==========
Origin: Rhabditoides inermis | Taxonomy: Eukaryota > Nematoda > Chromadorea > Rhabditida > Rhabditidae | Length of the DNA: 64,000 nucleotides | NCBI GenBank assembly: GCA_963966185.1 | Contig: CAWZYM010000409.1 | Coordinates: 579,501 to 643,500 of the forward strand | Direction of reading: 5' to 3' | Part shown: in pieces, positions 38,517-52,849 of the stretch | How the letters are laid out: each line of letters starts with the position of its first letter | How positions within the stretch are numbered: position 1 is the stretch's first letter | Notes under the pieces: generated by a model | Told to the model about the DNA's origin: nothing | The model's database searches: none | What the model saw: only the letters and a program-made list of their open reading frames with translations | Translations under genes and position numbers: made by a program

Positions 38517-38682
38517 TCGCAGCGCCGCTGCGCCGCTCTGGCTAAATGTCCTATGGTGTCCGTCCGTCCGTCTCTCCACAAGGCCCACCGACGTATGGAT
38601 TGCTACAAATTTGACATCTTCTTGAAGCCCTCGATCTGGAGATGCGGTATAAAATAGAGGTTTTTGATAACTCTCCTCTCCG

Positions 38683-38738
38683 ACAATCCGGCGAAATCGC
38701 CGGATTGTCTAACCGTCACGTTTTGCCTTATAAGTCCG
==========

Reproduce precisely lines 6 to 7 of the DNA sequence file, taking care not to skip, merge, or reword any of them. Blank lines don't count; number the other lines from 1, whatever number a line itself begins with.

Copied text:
38683 ACAATCCGGCGAAATCGC
38701 CGGATTGTCTAACCGTCACGTTTTGCCTTATAAGTCCG